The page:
Inside the Middle East
February 8, 2011
Posted: 951 GMT

Yemen's prime minister, Ali Mujawar, on Monday defended his government, saying there is no reason Egypt-style protests should take off in the country.

"Yemen is not Tunisia or Egypt," he said. "Yemen has its own different situation... Yemen is a democratic country. Through all the stages, elections took place. And therefore this is a democratic regime."

He accused opposition parties of "trying to duplicate what happened in Tunisia and Egypt, and act as if it should be imposed on the people here in Yemen."

Last Thursday, thousands of anti-government demonstrators gathered near Sanaa University in Yemen's capital. People of all ages chanted and held signs with messages against poverty and the government. Many not only expressed solidarity with the uprisings in Tunisia and Egypt but also demanded that Yemen's president, Ali Abdullah Saleh, who has been in office for 32 years, needed to step down.

While the protests in recent weeks in Yemen have been on a smaller scale than in Tunisia and Egypt, analysts say that Yemeni protesters are seeking many of the same things - particularly a government that they feel represents them and that will provide them with more economic opportunities. Read more...

Posted by:
Filed under: Egypt •Video •Yemen

Share this on:
John A   February 8th, 2011 10:48 am ET

There are no so called Egypt-style protests in Egypt either. One square does not account for all of Egypt. Even those in the square know this and have decided its time to go home.

The only question is, what country will CNN claim the next facebook revolution is taking place? CNN or BSN take your pick.

LCGF   February 8th, 2011 11:03 am ET

Mubarak, no matter how great of a leader you think you are...your people are asking you to step down. You have lost their trust. One of your people has already lost his life. How many more do you want killed. Is this the legacy of a good leader?

Dean Murhsed   February 8th, 2011 2:08 pm ET

"Yemen is a democratic country" That statement says it all. It very ludcrious to say the least. How can a democratic country have an autocrat for 32 years. And to John A, you must be paid off by the Egyptian government.

brian glasberg   February 9th, 2011 4:48 am ET

I just heard your newsreader on Anderson Cooper 360 refer to the disappearance of polar bears on Alberta's Hudson Bay. In fact, Hudson Bay is not connected to Alberta at all-Quebec, Ontario, Manitoba and the northwest territories border it! This should be corrected!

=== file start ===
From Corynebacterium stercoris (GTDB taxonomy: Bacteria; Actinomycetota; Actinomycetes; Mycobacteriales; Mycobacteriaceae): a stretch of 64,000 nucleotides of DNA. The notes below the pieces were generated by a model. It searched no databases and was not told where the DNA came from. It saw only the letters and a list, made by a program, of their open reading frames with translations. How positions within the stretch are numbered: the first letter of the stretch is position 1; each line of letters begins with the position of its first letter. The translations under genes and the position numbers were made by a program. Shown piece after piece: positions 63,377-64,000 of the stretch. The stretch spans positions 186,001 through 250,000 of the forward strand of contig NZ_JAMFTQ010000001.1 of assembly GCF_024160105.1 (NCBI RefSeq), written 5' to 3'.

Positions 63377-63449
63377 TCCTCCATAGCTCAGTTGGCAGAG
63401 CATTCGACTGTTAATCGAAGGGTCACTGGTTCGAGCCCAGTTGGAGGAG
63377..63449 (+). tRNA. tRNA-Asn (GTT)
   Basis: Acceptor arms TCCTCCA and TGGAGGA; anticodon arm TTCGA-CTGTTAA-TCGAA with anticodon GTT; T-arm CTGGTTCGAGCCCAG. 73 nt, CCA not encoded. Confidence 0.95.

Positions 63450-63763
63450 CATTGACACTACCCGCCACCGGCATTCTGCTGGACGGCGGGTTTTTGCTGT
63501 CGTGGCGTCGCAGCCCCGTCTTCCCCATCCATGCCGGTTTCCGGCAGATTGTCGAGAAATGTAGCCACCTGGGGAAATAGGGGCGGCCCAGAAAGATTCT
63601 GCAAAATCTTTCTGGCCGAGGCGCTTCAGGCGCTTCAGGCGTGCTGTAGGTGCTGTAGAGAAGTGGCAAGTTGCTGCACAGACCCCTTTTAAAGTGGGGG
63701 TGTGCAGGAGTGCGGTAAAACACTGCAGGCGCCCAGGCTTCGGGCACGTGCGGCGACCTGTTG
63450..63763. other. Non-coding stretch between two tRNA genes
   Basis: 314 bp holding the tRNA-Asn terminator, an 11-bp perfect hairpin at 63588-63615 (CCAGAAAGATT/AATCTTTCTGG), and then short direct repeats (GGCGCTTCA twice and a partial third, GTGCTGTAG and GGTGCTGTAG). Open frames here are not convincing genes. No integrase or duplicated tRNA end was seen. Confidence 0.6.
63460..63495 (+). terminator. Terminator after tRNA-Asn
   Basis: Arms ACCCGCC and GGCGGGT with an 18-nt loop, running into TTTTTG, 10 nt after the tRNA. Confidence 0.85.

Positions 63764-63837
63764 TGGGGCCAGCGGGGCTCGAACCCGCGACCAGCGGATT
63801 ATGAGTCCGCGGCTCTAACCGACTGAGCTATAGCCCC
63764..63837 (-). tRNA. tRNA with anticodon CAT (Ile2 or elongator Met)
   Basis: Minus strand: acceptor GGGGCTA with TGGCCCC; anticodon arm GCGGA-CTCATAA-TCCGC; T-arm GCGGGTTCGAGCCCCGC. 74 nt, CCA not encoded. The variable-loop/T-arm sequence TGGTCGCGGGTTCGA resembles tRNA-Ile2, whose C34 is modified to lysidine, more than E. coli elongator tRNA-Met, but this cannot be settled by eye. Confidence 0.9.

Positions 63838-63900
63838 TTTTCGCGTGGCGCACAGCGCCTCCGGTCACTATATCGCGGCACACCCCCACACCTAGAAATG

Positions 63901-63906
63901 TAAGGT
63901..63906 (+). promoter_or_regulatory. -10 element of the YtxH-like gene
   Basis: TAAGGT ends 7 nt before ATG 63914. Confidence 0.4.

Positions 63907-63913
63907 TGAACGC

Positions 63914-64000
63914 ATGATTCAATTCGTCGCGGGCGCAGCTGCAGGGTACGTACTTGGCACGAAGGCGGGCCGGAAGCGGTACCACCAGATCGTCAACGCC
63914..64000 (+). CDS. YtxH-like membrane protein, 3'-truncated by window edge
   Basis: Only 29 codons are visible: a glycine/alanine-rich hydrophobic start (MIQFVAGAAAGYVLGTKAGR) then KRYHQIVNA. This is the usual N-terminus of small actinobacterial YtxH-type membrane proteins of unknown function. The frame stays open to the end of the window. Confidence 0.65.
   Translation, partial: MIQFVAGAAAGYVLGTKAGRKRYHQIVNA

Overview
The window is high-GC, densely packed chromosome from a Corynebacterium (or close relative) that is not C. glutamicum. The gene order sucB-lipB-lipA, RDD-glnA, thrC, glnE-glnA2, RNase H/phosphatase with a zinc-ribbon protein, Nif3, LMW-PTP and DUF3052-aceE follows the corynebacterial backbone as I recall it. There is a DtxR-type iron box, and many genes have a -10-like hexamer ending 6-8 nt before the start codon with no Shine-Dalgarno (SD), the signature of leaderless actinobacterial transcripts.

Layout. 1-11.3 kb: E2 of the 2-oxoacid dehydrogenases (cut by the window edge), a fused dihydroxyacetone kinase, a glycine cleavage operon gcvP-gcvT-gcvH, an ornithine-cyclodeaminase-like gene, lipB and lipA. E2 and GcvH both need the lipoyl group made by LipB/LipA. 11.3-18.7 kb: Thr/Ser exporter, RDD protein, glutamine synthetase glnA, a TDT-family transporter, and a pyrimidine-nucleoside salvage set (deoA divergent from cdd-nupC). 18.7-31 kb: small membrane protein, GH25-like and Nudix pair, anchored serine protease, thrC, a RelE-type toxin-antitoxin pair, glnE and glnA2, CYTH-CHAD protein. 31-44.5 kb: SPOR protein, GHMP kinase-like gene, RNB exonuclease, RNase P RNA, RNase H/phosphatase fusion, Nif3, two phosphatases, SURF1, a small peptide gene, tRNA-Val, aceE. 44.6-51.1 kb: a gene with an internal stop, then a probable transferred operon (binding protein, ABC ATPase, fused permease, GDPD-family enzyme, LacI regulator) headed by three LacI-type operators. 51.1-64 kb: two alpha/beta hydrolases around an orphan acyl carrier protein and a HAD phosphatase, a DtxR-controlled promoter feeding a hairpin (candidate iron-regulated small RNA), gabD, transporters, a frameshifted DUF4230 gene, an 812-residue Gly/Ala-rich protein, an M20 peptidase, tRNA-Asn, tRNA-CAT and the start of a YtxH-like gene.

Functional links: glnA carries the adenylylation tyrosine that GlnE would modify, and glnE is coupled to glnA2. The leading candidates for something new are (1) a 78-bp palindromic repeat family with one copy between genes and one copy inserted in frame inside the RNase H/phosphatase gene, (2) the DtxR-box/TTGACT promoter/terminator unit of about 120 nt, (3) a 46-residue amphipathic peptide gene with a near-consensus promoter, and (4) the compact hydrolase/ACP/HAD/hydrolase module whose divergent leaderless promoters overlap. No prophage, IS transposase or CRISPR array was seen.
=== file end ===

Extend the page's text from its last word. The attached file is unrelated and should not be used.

John A   February 9th, 2011 11:29 am ET

Dean Murhsed,
Can the protesters propose an alternative leader, do they know what they want? All they do is claim what they don't want. So far Mubarak is the only one who has provided a solution to the crisis. I don't care if Mubarak goes, I just don't want another grass roots revolt high jacked by America and Egypt should change its regime with intelligence as opposed to mob rule. What's so wrong with that??

jack   February 11th, 2011 2:00 am ET

john a if you pay attention you would not have to worry about american hijacking the revolt america has a right to protect their interest and i hope egypt elects someone to do the same for them.

bountysweet   February 11th, 2011 11:26 am ET

if mubarak go what next? cut your legs and cut your hands government

John A   February 13th, 2011 3:31 pm ET

Thanks for the post Jack, now please return to your American media misinformation slumber.

I'm really happy Ron Paul won the CPAC straw poll. Jack, if you listen to Ron Paul you will learn a lot. But many Americans dont like him, because he directs thought towards Americas faults and then provides sensible answers. Unlike most American politicians who are happy to hear the crowd brainlessly chant USA, USA.

Catherine   February 27th, 2011 6:10 pm ET

I'm thrilled to see the Middle East demanding their rights and coming out of the Medieval ages, which they must, yet I fear that we Westerners are not realizing that we ourselves are falling back into the Middle Ages, into that darkness that we overcame. In behind all the loud news of the Middle Eastern protests, I now keep hearing, very comparatively quietly, about that which we've been warned has been coming: rising food prices due to insufficient amount of food supplies for this overpopulated planet. Combine a lack of food and water with horrendously high unemployment and lost workers' rights in the West: and the Middle Ages here we come again. I pity our young people...

subscribe RSS Icon
About this blog

Welcome to the Inside the Middle East blog where CNN's journalists post news, views and video from across the region. This is also a place where you can start the discussion so please keep your comments coming. We highlight not only current news stories but also anecdotes and issues that don't always make the top of the headlines.

Read more about CNN's special reports policy

Watch the show

Inside the Middle East airs the first week of every month on the following days and times:

Wednesday: 0930, 1630,
Saturday: 0430, 1830,
Sunday: 1130

(All times GMT)